We waited a day to transplant them, taking time to contemplate the perfect spot. Within those 24 hours, the ninety-degree heat took its toll and each lost its flower, its prettiness, its initial attraction. By the time we shoveled a hole and buried the roots, they were thirsty. So we watered; and watered some more.

We still water.

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As we water, I watch as many of the lower leaves turn from a deep green to yellowish-green to yellow. Every time I walk outside I pluck a newly-turned yellow leaf from the foliage hoping to stimulate and strengthen the plant, hoping to see new growth, new blooms.

I was told transplanting is hard on plants (it’s called transplant shock), but with proper care (trimming, watering, patience) they should bounce back and flourish again.

I am a transplant–most recently uprooted from IL and implanted in FL. As the transfer affected my new plants, so has the upheaval affected me. It seems my flowers have fallen off and my leaves are yellowing. My roots are searching for new ground to grasp. I am thirsty.

There is an appropriate time to prune and pluck and re-evaluate oneself–a time to go back to the Creator and ask to be cared for. This is my time. I’m on my knees. I’m in the Word. I’m worshiping. I’m listening. I’m waiting. My roots are long and healthy and I have plenty of deep green leaves, so I know I will eventually bounce back and flourish again.

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Maybe the sight of a big, bright yellow flower on my hibiscus shrub will inspire a small bud in my life.

Bread Crumbs and New Beginnings

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God began tugging at our hearts, individually and then, over time, jointly. We didn’t know where specifically He was leading, but we started to pay attention and follow the trail of crumbs He laid down for us. Books like True Religion: Taking Pieces of Heaven to Places of Hell on Earth by Palmer Chinchen and Interrupted by Jen Hatmaker brought us to our knees. We felt as if we hadn’t completely understood God’s directive to reach out to the brokenhearted. We weren’t connecting with the unchurched like we should.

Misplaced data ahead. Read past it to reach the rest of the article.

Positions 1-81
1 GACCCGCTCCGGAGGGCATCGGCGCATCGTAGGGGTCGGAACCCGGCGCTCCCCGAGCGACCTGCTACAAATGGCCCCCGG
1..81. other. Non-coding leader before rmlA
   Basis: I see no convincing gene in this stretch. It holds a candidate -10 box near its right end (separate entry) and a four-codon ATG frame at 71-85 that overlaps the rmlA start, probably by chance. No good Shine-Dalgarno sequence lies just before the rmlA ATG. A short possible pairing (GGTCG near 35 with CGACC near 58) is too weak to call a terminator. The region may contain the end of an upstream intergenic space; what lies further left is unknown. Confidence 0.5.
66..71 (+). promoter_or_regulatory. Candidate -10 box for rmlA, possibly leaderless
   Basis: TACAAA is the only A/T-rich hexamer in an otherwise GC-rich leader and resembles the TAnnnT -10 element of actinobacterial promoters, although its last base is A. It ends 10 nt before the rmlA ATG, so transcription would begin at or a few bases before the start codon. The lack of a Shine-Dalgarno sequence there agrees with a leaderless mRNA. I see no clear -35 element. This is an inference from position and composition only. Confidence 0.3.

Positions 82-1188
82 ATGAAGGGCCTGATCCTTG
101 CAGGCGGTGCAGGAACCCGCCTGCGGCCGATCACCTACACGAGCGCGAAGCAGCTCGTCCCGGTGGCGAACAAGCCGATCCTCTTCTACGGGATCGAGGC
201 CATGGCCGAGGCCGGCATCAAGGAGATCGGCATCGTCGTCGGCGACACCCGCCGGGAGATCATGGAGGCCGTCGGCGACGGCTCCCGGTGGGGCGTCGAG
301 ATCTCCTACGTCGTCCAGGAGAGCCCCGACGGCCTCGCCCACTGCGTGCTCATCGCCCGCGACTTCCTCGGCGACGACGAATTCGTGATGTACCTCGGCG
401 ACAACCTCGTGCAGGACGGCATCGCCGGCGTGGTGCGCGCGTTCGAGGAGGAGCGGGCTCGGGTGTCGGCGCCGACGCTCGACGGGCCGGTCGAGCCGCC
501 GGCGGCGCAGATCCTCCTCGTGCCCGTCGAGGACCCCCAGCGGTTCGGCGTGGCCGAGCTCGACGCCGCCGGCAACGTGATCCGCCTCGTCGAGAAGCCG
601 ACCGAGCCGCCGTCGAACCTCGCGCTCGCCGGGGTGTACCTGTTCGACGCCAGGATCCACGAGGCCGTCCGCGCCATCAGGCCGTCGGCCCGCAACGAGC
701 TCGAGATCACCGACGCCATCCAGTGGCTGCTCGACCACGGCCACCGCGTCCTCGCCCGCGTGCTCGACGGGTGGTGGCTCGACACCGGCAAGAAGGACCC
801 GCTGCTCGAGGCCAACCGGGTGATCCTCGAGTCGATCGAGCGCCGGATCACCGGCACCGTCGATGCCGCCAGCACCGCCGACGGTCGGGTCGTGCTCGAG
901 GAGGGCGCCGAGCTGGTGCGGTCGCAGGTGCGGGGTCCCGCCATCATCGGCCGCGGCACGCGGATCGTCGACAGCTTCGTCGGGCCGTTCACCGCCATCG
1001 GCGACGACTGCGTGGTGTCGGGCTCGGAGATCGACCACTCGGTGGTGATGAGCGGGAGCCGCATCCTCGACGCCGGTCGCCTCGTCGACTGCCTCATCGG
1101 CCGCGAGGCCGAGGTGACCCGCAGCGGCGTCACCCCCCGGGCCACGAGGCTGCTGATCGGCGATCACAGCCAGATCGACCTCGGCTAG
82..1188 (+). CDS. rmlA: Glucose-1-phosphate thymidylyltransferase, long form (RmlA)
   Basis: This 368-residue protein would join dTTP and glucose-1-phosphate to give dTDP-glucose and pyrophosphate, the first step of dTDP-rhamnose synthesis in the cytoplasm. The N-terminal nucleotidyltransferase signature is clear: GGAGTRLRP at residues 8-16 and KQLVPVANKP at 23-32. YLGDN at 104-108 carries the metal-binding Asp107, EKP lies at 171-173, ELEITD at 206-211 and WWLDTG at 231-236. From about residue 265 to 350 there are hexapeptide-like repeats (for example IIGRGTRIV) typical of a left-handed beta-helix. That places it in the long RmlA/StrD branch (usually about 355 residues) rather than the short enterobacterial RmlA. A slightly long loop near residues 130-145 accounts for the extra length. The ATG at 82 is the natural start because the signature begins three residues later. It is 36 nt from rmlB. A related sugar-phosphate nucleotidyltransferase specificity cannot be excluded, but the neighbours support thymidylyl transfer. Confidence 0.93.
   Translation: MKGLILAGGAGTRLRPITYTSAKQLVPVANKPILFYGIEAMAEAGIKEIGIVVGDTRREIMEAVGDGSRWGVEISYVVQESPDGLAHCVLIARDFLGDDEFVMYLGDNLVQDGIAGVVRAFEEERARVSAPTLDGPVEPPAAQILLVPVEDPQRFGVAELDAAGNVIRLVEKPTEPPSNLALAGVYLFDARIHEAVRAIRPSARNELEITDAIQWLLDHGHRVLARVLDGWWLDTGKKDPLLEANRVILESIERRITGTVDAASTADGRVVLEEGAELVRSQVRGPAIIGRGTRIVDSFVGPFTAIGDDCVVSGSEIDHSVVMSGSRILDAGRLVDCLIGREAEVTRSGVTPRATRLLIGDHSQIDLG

I knew the stirring was leading up to something big. I read Simple Living by Lorilee Lippincott and 7: An Experimental Mutiny Against Excess by Jen Hatmaker and began purging my house of extra items in preparation of something, not knowing what.

On we followed, crumb after crumb, wondering and anticipating with excitement where the trail would lead. We asked questions, we perked our ears, we focused our eyes. We explored various new avenues of ministry. God led on, crumb by crumb. We narrowed our search, discarding anything not lining up with our thoughts and beliefs. And the phrase that kept surfacing out of discussions and books was “church plant.” He plopped church planting authors’ books in our laps. He put people in our path that were pursuing a church plant. Just as God had used people who had adopted, were adopting, and wanted to adopt to tell us to adopt, the topic of church planting came up so often we couldn’t ignore it. So we pursued it . . . bread crumbs.

And one day before the end goal had solidified (it was still quite fluid and abstract), I came face to face with my sinful nature of desiring comfort and stability. I came to the passage in Luke where Jesus asks some men to follow Him. Each had an excuse. Each excuse I had.

While Jesus had “no place to lay his head,” I had the comfort of a nice home with a newly remodeled (did I say beautifully remodeled?) bathroom & kitchen. And similar to the man who wanted to “bury his father,” I wanted to continue living within three hours of my mother so I could take care of her should she need me. But the hardest obstacle to hurdle was the last. The final man asked to “go back and say goodbye to his family.” And the weight of reality sunk deep. I did not want to say goodbye to the “family” I would leave behind: my 20-year-old son. His decision was clear. He would not go. He would stay back to finish his degree.

I wrestled with these excuses, these obstacles, these real-life issues. I knew I could not pursue God and continue to hold on to these securities. “Jesus replied, ‘No one who puts a hand to the plow and looks back is fit for service in the kingdom of God.'” (Luke 9:62) So I let go. I wrote in my journal that day, “I know God is asking me to lay it all down for Him and His glory because of Him, because of His kingdom, for His children . . . in recognition that it is not about me. He cannot increase if I do not decrease.”